Gallery of Scholarship showcases medical students’ discovery and innovation

University of South Florida senior medical student Kenzo Koike’s capstone project was a reflection of the nine months he spent in Peru — learning about the healthcare system, conducting clinical rotations in resource-limited settings, and immersing himself in the foreign country’s culture. 

Koike, 29, was among the graduating medical students whose Scholarly Concentrations Program (SCP) capstone projects were showcased May 9 at the 2nd Annual Gallery of Scholarship.   A record number of students — 65 – graduated from the Morsani College of Medicine last week with a scholarly concentration distinction. 

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Kenzo Koike, graduating USF medical student, created an award-winning capstone project for his Scholarly Concentration program — a 9-month medical and cultural experience in Peru.

 Their capstone projects spanned a diversity of scholarly inquiry:  Research on the potential connection between quality of preconception health care and prevention of maternal and fetal morbidity and mortality; a screenplay about a man diagnosed with schizophrenia and Capgras syndrome; the introduction of an interdisciplinary diabetes self-management education program at the BRIDGE Healthcare Clinic, to name just a few.

Since the SCP began six years ago, it has continued to grow – with nearly 80 percent of the college’s students participating in one of 10 faculty-mentored scholarly concentrations of special interest such as health disparities, innovation, entrepreneurship and business in medicine, health systems engineering, and public health.

“Some students have chosen the Morsani College of Medicine because of the opportunity to participate in scholarly and creative endeavors offered through our Scholarly Concentrations Program,” said SCP Director Susan Pross, PhD.  “Based upon their experiences in the program, some have even decided to pursue PhDs, or a master’s degree in public health, in addition to their medical education.”

Koike was the 2013 winner of program’s Thomas & Elizabeth Flannery/William & Mary Tibbetts Scholarly Award, a competitive $1,000 prize bestowed by Dr. Michael Flannery, professor of medicine, in honor of his maternal and paternal grandparents.

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Dr. William Spellacy listens to a student describe her SCP capstone project.

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Michelle Heck completed scholarly concentrations in both International Medicine and Medical Humanities.

He started planning and designing the curriculum for a long-term international medical experience in Cuzco, Peru shortly after selecting his scholarly concentration in international medicine as a first-year medical student.  His goal was to prepare for a career in medicine that includes working abroad and developing sustainable models of health care and health education.

Between his third and fourth year of medical school, Koike spent nine months in Cuzco, Peru, volunteering through an organization called Doctors for Global Health.  He encountered diagnoses and conditions not typically seen in the United States, from cutaneous tuberculosis and the rare parasitic disease leishmaniasis to an abdominal wound caused by a bull’s horn.  He went on rounds in public hospitals, helped deliver babies as an obstetrical intern in a labor and delivery clinic, and worked at a small American-operated women’s clinic offering pap smear screenings for cervical cancer, the leading cause of cancer deaths in Peruvian women.  With limited access to sophisticated imaging equipment and laboratory tests, particularly in rural areas, he also learned to rely on fundamental clinical skills and judgment.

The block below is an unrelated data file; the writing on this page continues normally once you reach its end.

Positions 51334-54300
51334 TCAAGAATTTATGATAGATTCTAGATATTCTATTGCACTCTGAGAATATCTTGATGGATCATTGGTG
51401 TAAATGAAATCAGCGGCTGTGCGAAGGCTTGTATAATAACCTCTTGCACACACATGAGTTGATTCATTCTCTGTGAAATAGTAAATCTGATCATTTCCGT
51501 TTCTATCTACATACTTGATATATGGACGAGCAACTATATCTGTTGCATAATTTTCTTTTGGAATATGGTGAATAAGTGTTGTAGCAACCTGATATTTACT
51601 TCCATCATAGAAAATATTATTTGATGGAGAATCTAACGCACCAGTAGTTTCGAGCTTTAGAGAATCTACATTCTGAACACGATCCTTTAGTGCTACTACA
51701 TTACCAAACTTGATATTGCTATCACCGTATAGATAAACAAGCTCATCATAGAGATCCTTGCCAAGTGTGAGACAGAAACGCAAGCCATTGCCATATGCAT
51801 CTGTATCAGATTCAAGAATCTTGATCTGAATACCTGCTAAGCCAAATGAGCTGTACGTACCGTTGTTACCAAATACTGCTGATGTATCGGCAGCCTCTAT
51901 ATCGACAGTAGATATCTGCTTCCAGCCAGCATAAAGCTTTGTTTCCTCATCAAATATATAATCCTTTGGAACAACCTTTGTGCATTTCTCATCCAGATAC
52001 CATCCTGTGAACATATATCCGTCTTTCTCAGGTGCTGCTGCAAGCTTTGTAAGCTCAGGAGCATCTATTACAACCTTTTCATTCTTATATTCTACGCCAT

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Dr. Alicia Monroe, vice dean of Educational Affairs for the USF Health Morsani College of Medicine, speaks with Kenzo Koike’s father.

Koike traveled to Cuzco with his wife Janie, a graduate student in USF’s Rehabilitation and Mental Health Counseling program who worked at a domestic violence shelter while in Peru. They lived with a host family and interacted with the local community to immerse themselves in the local language and culture.

After finishing his residency in ophthalmology at Medical University of South Carolina and beginning his career as an MD in the United States, Koike said he hopes to return periodically to Peru. He envisions setting up an ophthalmology clinic that would provide much-needed cataract surgeries and other eye procedures.

“I want to help educate local physicians so they are empowered to take care of their own patients and their community,” he said.

In a blog, Koike chronicled his 9-month journey to explore global health in Cuzco, Peru, for other health professions students considering study abroad. To read more about his experiences and reflections, go to www.peru-zo.com.

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Koike with staff from the Scholarly Concentrations Program, from left to right, Roberta Collins, academic service administrator for special projects; Susan Pross, PhD, director; and Ingrid Bahner, PhD, associate director.

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Photos by Eric Younghans, USF Health Communciations